Heart failure means that the heart is not able to adequately pump blood to satisfy the metabolic demands of the body. Heart failure is a serious condition, but it does not mean cardiac arrest or that the heart completely ‘failed’; rather, the heart does not work well enough to meet the demands of all body organs. Heart failure is caused by either weakness or abnormal heart muscle stiffness. Heart failure is more common in elderly people, and its prevalence is increasing due to the ageing population.
Coronary artery disease (CAD) and heart attack leading to damage to the heart muscle are the most common causes of heart failure. Other causes include dilated cardiomyopathy (enlarged and weakened heart with normal coronary arteries), hypertension (high blood pressure), heart valve disease, myocarditis (infection of the heart muscle) and arrhythmias (heart rhythm disturbances).
Acute heart failure appears suddenly due to a new-onset problem; chronic heart failure develops gradually over a longer period of time. Heart failure can be effectively controlled, and appropriate treatment enables many patients to lead normal lives.
Symptoms of heart failure may appear slowly with gradually increasing tiredness, breathlessness and reduced exercise tolerance. The symptoms may progress from initially appearing only on strenuous exertion up to onset on even mild exercise or ultimately at rest. Later symptoms and signs include swollen legs, the necessity to sleep on an incline (orthopnoea) and waking up from sleep at night due to breathlessness (paroxysmal nocturnal dyspnoea, PND). According to NYHA (New York Heart Association), the severity of symptoms is graded with grades I to IV (I being the mildest up to IV with symptoms at rest).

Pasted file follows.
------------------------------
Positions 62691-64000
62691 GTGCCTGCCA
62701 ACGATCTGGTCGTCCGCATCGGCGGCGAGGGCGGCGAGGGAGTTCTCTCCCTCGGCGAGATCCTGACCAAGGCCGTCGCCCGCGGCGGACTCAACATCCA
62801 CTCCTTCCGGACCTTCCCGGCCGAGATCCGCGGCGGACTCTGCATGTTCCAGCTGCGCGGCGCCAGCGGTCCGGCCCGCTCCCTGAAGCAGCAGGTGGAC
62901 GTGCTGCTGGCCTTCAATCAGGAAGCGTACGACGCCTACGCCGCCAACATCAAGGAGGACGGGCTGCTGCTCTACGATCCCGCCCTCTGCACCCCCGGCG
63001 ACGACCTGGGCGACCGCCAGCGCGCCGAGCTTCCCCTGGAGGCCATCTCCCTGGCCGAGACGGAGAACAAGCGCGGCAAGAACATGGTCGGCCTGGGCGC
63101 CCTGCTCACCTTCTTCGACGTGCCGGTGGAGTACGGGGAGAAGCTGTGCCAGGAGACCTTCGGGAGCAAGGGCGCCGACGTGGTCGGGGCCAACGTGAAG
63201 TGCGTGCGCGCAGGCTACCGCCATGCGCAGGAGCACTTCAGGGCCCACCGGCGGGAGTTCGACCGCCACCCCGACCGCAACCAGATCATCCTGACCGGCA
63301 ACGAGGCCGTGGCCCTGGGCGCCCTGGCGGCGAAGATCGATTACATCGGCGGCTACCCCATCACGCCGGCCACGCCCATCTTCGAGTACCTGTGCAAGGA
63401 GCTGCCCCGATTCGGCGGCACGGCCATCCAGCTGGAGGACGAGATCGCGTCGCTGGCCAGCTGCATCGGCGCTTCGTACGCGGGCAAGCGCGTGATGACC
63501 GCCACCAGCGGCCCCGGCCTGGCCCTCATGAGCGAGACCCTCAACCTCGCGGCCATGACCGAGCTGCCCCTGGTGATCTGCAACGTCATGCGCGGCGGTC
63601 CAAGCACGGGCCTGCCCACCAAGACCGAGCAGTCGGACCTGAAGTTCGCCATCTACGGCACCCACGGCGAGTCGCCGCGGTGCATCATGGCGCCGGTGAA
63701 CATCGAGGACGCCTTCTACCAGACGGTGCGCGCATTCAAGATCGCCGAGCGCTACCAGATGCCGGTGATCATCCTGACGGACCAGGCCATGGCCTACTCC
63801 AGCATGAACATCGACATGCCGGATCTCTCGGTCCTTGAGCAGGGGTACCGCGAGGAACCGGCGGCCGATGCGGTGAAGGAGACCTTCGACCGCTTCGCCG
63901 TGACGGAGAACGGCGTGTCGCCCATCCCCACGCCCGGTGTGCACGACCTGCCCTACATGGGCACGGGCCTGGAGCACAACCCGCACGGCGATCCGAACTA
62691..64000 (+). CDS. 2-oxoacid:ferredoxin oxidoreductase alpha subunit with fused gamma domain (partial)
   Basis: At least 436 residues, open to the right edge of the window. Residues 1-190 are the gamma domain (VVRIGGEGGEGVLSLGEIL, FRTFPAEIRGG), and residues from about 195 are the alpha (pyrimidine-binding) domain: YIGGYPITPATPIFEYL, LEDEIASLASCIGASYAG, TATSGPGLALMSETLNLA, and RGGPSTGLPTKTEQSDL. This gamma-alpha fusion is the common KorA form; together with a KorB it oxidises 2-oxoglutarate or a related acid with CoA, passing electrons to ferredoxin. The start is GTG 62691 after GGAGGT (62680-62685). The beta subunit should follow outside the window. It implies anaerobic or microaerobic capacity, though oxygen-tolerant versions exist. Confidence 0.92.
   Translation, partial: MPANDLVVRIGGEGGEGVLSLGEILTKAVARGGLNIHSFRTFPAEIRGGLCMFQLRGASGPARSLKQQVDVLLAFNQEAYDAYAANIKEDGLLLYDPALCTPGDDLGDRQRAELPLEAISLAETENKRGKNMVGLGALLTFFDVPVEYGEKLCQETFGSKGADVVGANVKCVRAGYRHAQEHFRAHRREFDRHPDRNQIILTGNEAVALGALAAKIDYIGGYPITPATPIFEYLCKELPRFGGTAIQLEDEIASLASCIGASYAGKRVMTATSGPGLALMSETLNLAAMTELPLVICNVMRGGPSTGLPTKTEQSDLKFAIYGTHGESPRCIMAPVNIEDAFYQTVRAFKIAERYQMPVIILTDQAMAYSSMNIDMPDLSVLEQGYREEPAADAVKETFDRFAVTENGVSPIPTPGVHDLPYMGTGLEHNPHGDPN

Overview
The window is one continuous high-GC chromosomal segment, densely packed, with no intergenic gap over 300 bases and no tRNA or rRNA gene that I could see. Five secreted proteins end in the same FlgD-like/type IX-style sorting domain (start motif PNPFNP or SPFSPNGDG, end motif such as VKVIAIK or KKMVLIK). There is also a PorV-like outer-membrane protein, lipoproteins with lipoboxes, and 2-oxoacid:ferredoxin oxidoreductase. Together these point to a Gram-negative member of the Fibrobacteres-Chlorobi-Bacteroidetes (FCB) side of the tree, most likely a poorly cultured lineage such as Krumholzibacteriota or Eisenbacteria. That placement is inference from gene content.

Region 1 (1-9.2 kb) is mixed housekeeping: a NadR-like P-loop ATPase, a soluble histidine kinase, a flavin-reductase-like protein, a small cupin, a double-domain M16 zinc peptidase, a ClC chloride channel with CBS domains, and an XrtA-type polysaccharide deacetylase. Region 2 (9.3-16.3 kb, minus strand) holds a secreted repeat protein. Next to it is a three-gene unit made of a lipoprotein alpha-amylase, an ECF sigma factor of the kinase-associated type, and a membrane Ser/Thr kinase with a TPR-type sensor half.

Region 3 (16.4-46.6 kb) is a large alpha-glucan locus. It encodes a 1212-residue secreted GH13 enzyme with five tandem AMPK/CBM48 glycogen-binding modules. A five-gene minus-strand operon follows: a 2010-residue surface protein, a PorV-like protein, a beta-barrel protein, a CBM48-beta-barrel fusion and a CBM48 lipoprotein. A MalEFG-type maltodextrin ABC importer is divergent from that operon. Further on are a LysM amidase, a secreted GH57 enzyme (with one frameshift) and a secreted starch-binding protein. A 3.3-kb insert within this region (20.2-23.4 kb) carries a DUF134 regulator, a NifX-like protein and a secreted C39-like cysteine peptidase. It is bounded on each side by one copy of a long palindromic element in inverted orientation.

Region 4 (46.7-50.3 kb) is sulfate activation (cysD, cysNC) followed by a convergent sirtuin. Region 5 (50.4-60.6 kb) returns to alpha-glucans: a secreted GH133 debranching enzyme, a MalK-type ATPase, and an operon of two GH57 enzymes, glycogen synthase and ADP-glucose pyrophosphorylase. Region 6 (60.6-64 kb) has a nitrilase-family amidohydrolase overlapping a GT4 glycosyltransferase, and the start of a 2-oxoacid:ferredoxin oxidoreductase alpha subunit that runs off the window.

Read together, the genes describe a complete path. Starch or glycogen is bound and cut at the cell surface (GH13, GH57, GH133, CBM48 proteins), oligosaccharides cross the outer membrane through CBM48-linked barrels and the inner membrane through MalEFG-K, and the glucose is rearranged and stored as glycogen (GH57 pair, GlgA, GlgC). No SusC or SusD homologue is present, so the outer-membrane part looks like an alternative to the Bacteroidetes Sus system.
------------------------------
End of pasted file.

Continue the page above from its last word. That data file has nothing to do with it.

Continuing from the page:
American Heart Association has proposed a newer classification system; heart failure is described in stages A (presence of risk factors but no heart disease and no symptoms) up to stage D (advanced heart disease with continued symptoms requiring aggressive medical therapy).
Heart failure can also be classified depending on contractility (pumping function) of the left ventricle (ejection fraction, EF, is a parameter summarizing the contractility of LV):
The diagnosis of heart failure and its subtypes is based on clinical examination, history, ECG, blood tests (BNP, brain natriuretic peptide, elevated in heart failure) and echocardiogram (heart ultrasound).
Heart failure can be treated with lifestyle measures, a combination of medicines, including beta-blockers (bisoprolol, carvedilol), ACE inhibitors (ramipril, lisinopril), ARBs (candesartan, valsartan), diuretics (furosemide, bumetanide), aldosterone antagonists (spironolactone, eplerenone), digoxin; devices (biventricular pacemaker, CRT = cardiac resynchronization therapy and implantable cardioverter-defibrillator, ICD), LV assist devices and ultimately in some cases with heart transplantation.